Medical CT

What is a CAT scanner and what does CAT stand for?

"CAT" stands for "computed axial tomography" and often the "axial" is dropped, leaving CT to define this particular imaging modality. This technique produces a series of images at various depths in the body (slices). This is in contrast to conventional x rays in which all the structures of the body throughout the depth are superimposed on each other in a single film.

To make the image, the patient is placed in a donut-shaped gantry. An x-ray tube is rotated around the patient and the patient is exposed to a narrow beam of x rays. A ring of detectors measures the radiation transmitted through the patient. (Radiation is transmitted differently through different structures, such as the various organs and bones, in the body.) This transmitted data is then used to construct images of body "slices." CT is better for imaging certain structures since, as mentioned, it eliminates the superimposition of organs and bones in the body. For example, if a patient has lung nodules, you can see them in a plain film (like a chest x ray), but you can't tell how deep they are or what their exact structure is. By looking at a CT "slice" of the lung and processing the data to enhance the nodules, their location and size can better be defines.

Many of your answers state that the effective dose of an abdominal CT scan is 10 mSv. However, yesterday morning I spoke with the radiation safety officer at a local university who claims that the range for the same procedure with contrast is only 1-3 mSv and that the abdominal-pelvic CT, again with contrast, is only 4-6 mSv. Can you explain the discrepancy?

Doses received by patients for any diagnostic exam will vary depending on the type of equipment, settings of equipment (for example, kVp, mAs, etc.) number of pictures, with or without contrast, patient size, and some other miscellaneous items. According to Wall and Hart (1997), abdominal or pelvic CT results in an effective dose of about 10 mSv and can vary from 3 to 14 mSv. The numbers used on the Health Physics Society Ask the Experts section of the website are those printed in the literature and not based on a single organization.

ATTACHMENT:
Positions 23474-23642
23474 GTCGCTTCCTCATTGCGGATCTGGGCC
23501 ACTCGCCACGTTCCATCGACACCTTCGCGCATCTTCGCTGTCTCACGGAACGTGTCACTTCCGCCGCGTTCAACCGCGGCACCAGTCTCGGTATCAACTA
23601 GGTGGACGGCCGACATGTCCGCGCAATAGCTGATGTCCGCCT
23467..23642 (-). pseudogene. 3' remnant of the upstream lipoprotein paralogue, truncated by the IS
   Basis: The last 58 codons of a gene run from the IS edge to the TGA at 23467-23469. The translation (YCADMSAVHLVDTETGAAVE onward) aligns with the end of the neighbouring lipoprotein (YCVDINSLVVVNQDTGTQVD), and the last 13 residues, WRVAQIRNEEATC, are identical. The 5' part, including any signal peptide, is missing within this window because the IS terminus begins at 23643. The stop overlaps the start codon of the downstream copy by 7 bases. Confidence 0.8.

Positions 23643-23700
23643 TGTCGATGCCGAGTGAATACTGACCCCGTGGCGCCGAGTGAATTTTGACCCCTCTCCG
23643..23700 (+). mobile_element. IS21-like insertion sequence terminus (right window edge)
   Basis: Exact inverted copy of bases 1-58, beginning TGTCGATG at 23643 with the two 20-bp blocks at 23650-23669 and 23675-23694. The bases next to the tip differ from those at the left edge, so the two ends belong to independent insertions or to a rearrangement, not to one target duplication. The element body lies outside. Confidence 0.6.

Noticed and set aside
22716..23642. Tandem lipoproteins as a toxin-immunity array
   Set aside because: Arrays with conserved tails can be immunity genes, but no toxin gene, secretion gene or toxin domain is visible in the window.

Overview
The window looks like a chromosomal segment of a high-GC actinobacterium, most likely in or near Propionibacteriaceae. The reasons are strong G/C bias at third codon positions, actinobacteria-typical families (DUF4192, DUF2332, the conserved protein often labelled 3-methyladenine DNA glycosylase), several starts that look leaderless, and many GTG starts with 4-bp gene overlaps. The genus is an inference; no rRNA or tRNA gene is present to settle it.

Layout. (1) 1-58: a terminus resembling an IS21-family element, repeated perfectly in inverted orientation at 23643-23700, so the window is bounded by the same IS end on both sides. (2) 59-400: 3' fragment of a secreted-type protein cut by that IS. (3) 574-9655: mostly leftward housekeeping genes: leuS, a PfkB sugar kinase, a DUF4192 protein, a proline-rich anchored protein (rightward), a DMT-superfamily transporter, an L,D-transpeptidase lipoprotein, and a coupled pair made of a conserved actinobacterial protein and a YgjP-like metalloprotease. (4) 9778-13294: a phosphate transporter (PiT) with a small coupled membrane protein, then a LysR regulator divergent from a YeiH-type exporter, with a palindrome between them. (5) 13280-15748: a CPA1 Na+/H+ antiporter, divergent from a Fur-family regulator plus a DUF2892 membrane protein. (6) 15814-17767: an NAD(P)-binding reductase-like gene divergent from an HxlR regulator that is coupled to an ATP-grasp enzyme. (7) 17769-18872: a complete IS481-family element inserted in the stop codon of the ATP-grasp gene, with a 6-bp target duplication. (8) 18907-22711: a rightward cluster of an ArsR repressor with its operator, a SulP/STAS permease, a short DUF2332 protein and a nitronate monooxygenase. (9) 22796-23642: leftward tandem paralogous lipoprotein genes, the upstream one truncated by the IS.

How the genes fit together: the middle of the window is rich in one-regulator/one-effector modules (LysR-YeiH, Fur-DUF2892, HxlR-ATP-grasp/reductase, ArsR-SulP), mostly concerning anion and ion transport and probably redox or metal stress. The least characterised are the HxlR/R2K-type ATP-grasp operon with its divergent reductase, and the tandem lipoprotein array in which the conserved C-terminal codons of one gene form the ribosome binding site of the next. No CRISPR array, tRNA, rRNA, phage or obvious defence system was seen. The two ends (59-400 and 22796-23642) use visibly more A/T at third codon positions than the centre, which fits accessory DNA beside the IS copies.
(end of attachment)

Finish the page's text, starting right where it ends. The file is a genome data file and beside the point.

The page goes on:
Wall BF, Hart D. Revised radiation doses for typical x-ray examinations. Report on a recent review of doses to patients from medical x-ray examinations in the UK by NRPB. National Radiological Protection Board. British Journal of Radiology 70(833): 437-9; May 1997.

I recently had a cervical CT scan done. I have been feeling sick since then. I am concerned about the dose of radiation I received so have tried calling around here locally but have no idea how to investigate this or resolve this. The facility where the CT was taken indicates that patients do not get exposed to very much radiation during a CT scan. What can I do to determine my dose?
If you want actual radiation dose numbers from the facility where the CT scan was performed, you can request a dose estimate from the facility's radiologist or medical physicist. Even if the facility does not have a radiologist or medical physicist on-site, it must have qualified staff available to read the x-ray films and calibrate the x-ray equipment. There is nothing in the literature, however, to suggest that the amount of radiation from a standard diagnostic CT scan would cause an increase in your body temperature or make you feel sick. Radiation doses to patients from standard diagnostic exams are well below the doses necessary to cause biological effects.
Is there a way to find out how many CT scan slices were used after the scan is done? Is the dose information stored in a computer?
Information about x-ray procedures is recorded on an x-ray request form and included in the radiologist's dictation of the study results. This would include the number of slices and the scanning parameters (from which dose can be calculated).
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